A funeral is an important ritual for the loved ones. Planning a funeral is never easy. A common scenario in many families is, a person dies, and no one knows what he or she wanted as part of the funeral service. Making it even more difficult is that they only have a few days to plan a remembrance while the family is still in shock and disbelief. Helping elderly family members plan a funeral may sound morbid, but it’s a consideration that is kind to the family. Here are some things to remember.
Get Your Family Member’s Affairs in Order
If your family member can still handle their own legal affairs, make sure there is a will or estate plan in place. If he or she has a will, ask about updating it. There may be grandchildren to consider or family members in the will who have passed away. Tax laws may have changed. If the amount of the inheritance has significantly changed, it may put additional burden on the heirs. Your loved one may also want to donate to a charity or a friend. Make sure the executor is up to the task, too.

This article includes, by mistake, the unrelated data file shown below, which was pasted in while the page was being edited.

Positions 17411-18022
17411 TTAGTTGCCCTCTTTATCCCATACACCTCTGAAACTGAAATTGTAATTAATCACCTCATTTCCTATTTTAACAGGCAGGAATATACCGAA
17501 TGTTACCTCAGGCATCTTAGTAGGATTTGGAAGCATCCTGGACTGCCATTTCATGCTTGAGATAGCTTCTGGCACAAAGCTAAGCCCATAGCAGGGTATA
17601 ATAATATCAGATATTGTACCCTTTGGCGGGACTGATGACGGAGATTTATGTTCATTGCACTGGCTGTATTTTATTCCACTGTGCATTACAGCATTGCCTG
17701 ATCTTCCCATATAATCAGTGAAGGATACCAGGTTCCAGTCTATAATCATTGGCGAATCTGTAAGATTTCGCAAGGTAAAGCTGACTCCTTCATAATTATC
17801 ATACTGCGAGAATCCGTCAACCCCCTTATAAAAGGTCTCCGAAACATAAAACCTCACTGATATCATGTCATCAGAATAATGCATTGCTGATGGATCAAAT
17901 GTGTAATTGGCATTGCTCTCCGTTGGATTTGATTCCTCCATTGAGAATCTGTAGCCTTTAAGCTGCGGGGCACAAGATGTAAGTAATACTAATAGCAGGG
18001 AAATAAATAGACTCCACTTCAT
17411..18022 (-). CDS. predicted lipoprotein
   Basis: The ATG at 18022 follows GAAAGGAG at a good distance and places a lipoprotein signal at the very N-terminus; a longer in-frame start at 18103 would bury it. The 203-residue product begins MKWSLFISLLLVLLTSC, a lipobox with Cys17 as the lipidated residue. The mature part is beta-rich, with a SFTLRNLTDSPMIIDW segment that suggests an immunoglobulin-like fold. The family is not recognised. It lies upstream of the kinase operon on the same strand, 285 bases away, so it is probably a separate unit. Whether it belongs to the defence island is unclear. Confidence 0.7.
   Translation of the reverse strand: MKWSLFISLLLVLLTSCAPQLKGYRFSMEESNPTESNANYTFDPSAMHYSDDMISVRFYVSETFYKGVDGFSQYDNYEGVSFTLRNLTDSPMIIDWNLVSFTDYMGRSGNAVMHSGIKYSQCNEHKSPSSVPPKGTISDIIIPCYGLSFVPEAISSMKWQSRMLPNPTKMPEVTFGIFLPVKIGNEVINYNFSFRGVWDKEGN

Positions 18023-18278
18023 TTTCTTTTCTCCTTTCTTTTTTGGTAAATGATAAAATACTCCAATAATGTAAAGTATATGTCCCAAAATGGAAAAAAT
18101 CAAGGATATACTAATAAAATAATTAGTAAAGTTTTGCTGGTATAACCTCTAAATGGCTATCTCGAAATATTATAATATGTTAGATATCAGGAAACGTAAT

Discuss Funeral Wishes
As part of the funeral planning process, you should talk about how the body is to be prepared—for cremation or for burial. Bring up organ donation, too. If the senior hasn’t registered yet and wants to donate their organs, help them through that process. Discuss the funeral or memorial service. The Direct Cremation professional team can provide a funeral planning checklist to help you remember all the details. You should also discuss how the funeral will be paid for. Pre-planning and paying for the funeral will alleviate the financial burden on those left behind. There may be money in the estate to pay for the funeral, but it can take a while for the estate distribution to be finalized.
Talk to the professionals at Direct Cremation to help you talk to your senior about their final wishes.
Direct Cremation serves Montreal and all of Québec. Contact us to find out more about funeral planning, pre-planning and a range of other services.